What will happen next?

"I'm NOT what happened to me."

Impact and treatment


The impact of what has happened will vary for each person depending on their own unique history and life experiences, and the nature, frequency and the time the sexual abuse occurred. There may need to be some repair of family relationships. Safety and trust have been compromised. You may need to reclaim a positive body image to develop healthy sexual experiences.


The type of impact may change over time with frequent exposure to triggers. These are things that remind you about what happened. Pace plays a significant role in the process. Wanting it to be over and 'fixed' by rushing into healing might be counterproductive.


As you recover from the abuse, the way you think about what happened, over time, may not always match the way your body physically responds to the memory. It can take some time for physiological (body) responses to match your progressing thought patterns. For example, you might remain hyper vigilant at times even while you're making progress in other areas of life.


In some circumstances, the initial effects may have evolved into severe mental health problems. This does not mean you cannot, with the right support, make progress and recover.


Medical care

Appropriate medical attention following sexual abuse or assault can gather evidence, treat injuries and provide prophylactic care for other consequences of the abuse. It is important that you get medical care from specialists who are trained to work specifically for people affected by sexual abuse.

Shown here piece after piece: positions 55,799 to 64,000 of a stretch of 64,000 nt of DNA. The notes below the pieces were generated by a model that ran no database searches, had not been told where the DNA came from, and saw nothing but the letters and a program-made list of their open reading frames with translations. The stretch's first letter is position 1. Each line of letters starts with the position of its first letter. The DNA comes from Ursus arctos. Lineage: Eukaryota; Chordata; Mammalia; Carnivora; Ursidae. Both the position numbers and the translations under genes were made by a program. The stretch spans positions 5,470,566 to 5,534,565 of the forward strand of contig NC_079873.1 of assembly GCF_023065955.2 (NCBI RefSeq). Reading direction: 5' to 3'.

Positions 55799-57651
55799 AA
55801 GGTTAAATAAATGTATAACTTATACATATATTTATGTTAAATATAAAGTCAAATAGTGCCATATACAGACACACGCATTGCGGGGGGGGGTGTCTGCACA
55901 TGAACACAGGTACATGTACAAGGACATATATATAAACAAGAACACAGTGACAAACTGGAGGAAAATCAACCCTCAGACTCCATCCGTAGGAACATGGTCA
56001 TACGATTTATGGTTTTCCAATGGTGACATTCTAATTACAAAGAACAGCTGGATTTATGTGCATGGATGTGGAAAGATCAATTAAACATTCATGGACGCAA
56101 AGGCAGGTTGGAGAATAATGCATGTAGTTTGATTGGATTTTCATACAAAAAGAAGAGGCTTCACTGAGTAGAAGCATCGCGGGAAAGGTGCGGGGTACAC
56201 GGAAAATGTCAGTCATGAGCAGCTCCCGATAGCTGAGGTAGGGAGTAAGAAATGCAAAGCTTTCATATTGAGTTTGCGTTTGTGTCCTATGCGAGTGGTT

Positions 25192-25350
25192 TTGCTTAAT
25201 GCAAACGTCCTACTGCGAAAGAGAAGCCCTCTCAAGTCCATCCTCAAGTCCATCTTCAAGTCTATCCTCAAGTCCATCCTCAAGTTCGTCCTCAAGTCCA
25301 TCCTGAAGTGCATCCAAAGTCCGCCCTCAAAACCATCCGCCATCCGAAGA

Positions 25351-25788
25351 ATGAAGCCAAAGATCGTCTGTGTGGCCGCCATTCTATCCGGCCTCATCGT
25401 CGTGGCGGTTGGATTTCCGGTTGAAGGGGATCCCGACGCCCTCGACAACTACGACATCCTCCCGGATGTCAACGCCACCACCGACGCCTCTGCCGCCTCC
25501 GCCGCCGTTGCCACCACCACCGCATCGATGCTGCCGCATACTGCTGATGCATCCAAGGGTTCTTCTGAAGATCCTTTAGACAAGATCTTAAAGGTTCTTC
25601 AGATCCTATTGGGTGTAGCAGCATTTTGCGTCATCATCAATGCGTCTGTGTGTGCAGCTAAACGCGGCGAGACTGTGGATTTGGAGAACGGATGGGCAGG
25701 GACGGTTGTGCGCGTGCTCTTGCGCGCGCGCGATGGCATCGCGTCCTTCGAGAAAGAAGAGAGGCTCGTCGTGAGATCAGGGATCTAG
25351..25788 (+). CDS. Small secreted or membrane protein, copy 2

While evidence is best gathered within 72 hours, it may still be available up to a week after the event. If you have any questions, in Auckland please call Puawaitahi.


HELP offers counselling services for women of any age affected by harmful sexual behaviour. HELP offers support, information and education. The service also provides family therapy and support.


There's also a 24 hour telephone service offering support for young people, their friends and family, and other people who need information about issues relating to sexual abuse.


The crisis team is available for immediate responses. They also offer crisis appointments for women needing to make decisions about safety or therapeutic support through police interviewing and medical procedures following sexual abuse.